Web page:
Intel “Arrow Lake-S” LGA-1851 platform may require new mounting kits
The Intel LGA-1851 socket has become familiar to PC enthusiasts. Initially intended for the next-gen desktop consumer platform called Meteor Lake-S, Intel has now shifted its plans for the socket and the first product to debut on this platform is the Arrow Lake-S architecture.
As the name suggests, the LGA-1851 socket features a different pin configuration compared to the existing LGA-1700 socket used by the Alder and Raptor Lake series. Consequently, users planning to upgrade to Intel’s new CPU architecture will need to invest in new motherboards. Although these motherboards (such as Z870 and B860) are not expected to be available until next year, there are concerns about compatibility with existing hardware and the associated costs.
Users currently utilizing DDR4 memory on Intel platforms will likely need to upgrade to DDR5 since the Arrow Lake-S platform does not support the older technology. In the worst-case scenario, transitioning to Arrow Lake-S will necessitate purchasing a new CPU, motherboard, memory, and, as recently confirmed, a new mounting kit for LGA1700 coolers. Igor’sLAB has published the first schematics and 3D drawings of the new socket, suggesting such a requirement.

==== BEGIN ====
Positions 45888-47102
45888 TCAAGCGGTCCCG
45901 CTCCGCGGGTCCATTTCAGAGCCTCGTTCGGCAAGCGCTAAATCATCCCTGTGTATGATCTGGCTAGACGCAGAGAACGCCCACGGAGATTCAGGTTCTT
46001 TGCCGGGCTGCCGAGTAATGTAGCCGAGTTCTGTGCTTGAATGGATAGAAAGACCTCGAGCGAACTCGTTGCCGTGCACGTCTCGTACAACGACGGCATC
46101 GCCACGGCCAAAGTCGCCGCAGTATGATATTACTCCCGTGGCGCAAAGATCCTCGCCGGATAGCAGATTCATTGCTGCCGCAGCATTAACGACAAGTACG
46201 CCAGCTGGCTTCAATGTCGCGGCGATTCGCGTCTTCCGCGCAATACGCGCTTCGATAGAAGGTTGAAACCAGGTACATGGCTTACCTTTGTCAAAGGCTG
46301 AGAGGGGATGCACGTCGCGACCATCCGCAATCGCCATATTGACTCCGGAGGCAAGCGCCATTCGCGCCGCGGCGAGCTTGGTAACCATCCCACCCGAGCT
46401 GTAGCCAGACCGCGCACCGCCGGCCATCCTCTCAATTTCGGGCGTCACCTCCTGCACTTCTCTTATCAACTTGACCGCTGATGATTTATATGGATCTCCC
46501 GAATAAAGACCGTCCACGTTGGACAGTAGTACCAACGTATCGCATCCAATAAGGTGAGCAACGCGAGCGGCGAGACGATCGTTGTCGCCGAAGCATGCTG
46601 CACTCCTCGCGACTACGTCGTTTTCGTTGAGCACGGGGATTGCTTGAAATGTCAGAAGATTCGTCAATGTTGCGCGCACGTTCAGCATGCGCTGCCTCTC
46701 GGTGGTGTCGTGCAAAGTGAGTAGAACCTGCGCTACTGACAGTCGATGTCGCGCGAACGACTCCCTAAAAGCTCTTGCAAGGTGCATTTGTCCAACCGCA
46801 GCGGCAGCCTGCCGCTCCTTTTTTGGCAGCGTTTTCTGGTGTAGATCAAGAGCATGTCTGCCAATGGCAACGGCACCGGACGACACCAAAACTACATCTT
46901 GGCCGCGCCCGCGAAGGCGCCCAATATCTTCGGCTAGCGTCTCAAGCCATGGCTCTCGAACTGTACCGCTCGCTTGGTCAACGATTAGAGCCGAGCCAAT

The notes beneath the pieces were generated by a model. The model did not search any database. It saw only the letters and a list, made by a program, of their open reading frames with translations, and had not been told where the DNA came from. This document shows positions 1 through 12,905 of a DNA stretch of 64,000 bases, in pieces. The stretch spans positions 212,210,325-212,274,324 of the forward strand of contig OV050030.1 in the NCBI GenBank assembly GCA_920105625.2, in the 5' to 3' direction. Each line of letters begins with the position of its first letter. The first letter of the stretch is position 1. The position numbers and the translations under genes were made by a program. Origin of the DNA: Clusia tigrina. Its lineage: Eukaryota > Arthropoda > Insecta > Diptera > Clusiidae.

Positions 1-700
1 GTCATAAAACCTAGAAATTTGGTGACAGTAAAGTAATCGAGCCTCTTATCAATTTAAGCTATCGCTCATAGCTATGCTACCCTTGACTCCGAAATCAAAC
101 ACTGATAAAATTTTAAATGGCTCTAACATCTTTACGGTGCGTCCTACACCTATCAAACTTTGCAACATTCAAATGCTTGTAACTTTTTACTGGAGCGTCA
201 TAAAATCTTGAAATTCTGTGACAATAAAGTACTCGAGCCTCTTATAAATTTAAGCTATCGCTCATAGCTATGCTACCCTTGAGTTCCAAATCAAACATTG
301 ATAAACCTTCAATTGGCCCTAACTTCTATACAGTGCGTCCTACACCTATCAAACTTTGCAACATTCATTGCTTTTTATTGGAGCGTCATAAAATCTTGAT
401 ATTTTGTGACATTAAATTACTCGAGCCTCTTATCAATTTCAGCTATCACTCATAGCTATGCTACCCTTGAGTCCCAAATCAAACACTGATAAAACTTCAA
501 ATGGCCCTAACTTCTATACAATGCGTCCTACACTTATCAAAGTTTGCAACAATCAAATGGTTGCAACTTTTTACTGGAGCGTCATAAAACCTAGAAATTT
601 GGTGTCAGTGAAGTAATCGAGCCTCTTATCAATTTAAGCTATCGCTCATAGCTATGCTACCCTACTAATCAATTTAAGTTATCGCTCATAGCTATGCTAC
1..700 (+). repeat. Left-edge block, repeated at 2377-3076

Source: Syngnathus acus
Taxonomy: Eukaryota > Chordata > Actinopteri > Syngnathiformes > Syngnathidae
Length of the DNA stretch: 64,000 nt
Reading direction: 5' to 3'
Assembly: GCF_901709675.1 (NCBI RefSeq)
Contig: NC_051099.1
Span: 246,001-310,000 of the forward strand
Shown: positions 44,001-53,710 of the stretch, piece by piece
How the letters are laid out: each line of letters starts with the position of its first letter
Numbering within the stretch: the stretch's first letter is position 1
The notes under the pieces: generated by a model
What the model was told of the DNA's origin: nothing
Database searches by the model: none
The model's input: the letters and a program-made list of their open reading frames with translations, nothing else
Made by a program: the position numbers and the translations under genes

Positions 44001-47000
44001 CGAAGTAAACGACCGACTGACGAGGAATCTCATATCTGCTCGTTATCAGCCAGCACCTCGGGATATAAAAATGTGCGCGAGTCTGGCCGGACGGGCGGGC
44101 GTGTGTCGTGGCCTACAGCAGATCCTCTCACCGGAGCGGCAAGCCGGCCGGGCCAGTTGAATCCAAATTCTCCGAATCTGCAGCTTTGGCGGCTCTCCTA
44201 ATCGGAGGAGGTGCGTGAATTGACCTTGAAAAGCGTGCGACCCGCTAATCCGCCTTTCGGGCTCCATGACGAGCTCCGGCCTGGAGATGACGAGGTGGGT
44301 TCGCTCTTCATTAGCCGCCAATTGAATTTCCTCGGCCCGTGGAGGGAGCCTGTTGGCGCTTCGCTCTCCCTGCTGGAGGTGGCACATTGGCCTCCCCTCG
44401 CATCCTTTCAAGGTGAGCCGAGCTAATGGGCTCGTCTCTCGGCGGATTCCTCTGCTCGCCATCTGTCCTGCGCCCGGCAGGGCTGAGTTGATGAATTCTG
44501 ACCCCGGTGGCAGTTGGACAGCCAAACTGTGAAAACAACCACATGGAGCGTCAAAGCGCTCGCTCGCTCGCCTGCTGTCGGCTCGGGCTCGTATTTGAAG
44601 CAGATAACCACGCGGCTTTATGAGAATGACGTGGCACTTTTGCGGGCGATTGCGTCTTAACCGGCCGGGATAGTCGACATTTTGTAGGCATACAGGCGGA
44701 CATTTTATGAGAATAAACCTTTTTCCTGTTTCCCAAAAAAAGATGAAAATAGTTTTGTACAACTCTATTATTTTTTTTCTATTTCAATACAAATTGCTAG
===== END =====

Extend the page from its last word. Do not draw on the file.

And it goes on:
However, there is some positive news as well. Intel’s Arrow Lake-S will not limit the PCIe Gen5 interface to just 16 lanes. Instead, it will introduce four dedicated lanes for CPU-attached SSD storage. This development means that gamers will no longer have to compromise their graphics card’s 16 lanes if they wish to utilize Gen5 storage. In this aspect, Intel will offer a similar capability to AMD’s AM5 X670E/B650 platforms and will match AMD’s additional PCIe Gen4x4 interface for additional storage, aligning with its competitors.
It has been revealed that the LGA-1851 socket will require higher dynamic pressure (Dynamic Compression Maximum) ranging from 490N to 923N. The good news is that the static pressure and the Z-height of the integrated heatspreader (IHS) will remain the same as in the older platform. Consequently, there is a possibility that some coolers may still be compatible, although cooling companies are unlikely to confirm this anytime soon.